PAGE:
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Focusing on variation


Different ethnic groups' reactions to disease exposure in Suriname
Baruch Blumberg Physician
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What I learned there, what was really impressive was how differently people responded to... to exposure to disease. So, we were studying filariasis, both there and back in the main town, in Moengo. And we found a big difference in the prevalence of the filaria in the... in the blood, this... this asymptomatic carrier state, between the people of African descent, who had come as slaves and... and moved into the... into the towns, and then the Indonesians, the people from what was... from Java mostly, and also there was a few Chinese, very few, and four or five... there were only about half a dozen Europeans in the community. And that really sort of... it bore... it bore a strange similarity to the hepatitis business, where you had this carrier state, big differences dependent on, you know, huge geographic differences and in this little town of Moengo we had people living in more or less the same environment but came from totally different ethnic backgrounds and maintained a lot of their ethnic practices, food and all that. So it was a really kind of test tube. But that... that hit me, this idea that people, that were such big differences in response. And even within a population, you know, some of them got infected and others didn't. So that was a... that was... that got into the back part of my mind someplace and...

[Q] And how did the difference manifest, you know, the blood samples?

The difference was obvious from the per cent of people of African origin who were carriers, compared to those of Indonesian or Chinese or White or European. And so there would be a difference between 15% and 2%, of multi, you know, many-fold differences and they were living in the same place, mind you. They had difference practices, but they lived in company... in company accommodation and they all had medical exams before they came up, they...all their entire medical care was provided, so it was something we could study, and they were very co-operative, very helpful bunch. So that was, that really impressed me.

American research physician Baruch Blumberg (1925-2011) was co-recipient of the Nobel Prize in Physiology or Medicine in 1976 along with D Carleton Gajdusek for their work on the origins and spread of infectious viral diseases that led to the discovery of the hepatitis B virus. Blumberg’s work covered many areas including clinical research, epidemiology, virology, genetics and anthropology.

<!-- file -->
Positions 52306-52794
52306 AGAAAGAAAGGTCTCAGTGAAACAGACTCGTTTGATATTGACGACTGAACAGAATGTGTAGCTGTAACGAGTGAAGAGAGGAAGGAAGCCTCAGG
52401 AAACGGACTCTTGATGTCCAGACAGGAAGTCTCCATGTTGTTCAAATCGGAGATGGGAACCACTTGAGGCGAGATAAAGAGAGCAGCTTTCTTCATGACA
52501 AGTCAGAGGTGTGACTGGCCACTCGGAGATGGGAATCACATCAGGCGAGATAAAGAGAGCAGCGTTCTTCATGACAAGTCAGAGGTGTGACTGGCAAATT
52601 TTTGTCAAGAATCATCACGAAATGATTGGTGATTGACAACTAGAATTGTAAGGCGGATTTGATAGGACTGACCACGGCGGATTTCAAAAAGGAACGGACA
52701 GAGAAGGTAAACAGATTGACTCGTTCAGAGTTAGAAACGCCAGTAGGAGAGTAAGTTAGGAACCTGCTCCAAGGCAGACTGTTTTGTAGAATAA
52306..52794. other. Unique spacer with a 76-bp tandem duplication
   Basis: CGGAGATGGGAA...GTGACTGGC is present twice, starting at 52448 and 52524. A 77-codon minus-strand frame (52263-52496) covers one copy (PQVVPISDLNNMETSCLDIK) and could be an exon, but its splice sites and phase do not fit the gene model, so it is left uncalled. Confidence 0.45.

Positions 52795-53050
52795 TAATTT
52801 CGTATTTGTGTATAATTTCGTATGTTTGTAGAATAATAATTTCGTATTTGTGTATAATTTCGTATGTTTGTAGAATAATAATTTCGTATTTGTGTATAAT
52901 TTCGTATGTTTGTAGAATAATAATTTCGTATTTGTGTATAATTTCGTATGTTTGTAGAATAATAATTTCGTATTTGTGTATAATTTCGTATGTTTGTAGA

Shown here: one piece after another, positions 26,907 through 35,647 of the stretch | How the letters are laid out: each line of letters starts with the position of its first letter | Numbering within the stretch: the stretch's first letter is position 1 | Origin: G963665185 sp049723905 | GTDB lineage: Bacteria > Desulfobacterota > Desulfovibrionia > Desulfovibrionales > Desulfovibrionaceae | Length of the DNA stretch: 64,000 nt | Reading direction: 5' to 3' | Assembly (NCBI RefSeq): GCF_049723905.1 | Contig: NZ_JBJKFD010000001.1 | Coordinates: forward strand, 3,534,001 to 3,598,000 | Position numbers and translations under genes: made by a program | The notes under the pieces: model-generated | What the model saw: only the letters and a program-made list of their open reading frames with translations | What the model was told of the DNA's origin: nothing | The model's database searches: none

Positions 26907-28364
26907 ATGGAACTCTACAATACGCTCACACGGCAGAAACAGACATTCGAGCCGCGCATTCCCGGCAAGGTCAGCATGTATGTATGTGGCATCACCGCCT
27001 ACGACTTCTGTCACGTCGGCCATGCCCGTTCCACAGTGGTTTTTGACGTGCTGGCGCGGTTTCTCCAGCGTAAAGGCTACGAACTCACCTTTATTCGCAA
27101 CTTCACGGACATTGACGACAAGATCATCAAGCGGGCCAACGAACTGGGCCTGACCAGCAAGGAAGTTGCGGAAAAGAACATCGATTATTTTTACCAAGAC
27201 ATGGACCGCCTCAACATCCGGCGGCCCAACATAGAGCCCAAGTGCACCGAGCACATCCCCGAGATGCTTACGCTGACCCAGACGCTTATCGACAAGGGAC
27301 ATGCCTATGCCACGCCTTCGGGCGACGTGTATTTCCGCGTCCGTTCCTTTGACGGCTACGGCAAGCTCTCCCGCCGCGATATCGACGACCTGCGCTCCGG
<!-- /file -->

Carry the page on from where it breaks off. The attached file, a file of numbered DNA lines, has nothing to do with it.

Listeners: Rebecca Blanchard

Dr Rebecca Blanchard is Director of Clinical Pharmacology at Merck & Co., Inc. in Upper Gwynedd, Pennsylvania. Her education includes a BSc in Pharmacy from Albany College of Pharmacy and a PhD in Pharmaceutical Chemistry from the University of Utah in Salt Lake City. While at Utah, she studied in the laboratories of Dr Raymond Galinsky and Dr Michael Franklin with an emphasis on drug metabolism pathways. After receiving her PhD, Dr Blanchard completed postdoctoral studies with Dr Richard Weinshilboum at the Mayo Clinic with a focus on human pharmacogenetics. While at Mayo, she cloned the human sulfotransferase gene SULT1A1 and identified and functionally characterized common genetic polymorphisms in the SULT1A1 gene. From 1998 to 2004 Dr Blanchard was an Assistant Professor at Fox Chase Cancer Center in Philadelphia. In 2005 she joined the Clinical Pharmacology Department at Merck & Co., Inc. where her work today continues in the early and late development of several novel drugs. At Merck, she has contributed as Clinical Pharmacology Representative on CGRP, Renin, Losartan, Lurasidone and TRPV1 programs and serves as chair of the TRPV1 development team. Dr Blanchard is also Co-chair of the Neurology Pharmacogenomics Working Group at Merck. Nationally, she has served the American Society of Clinical Pharmacology and Therapeutics on the Strategic Task Force and the Board of Directors. Dr Blanchard has also served on NIH study sections, and several Foundation Scientific Advisory Boards.

Tags: Moengo

Duration: 2 minutes, 38 seconds

Date story recorded: September 2007

Date story went live: 28 September 2009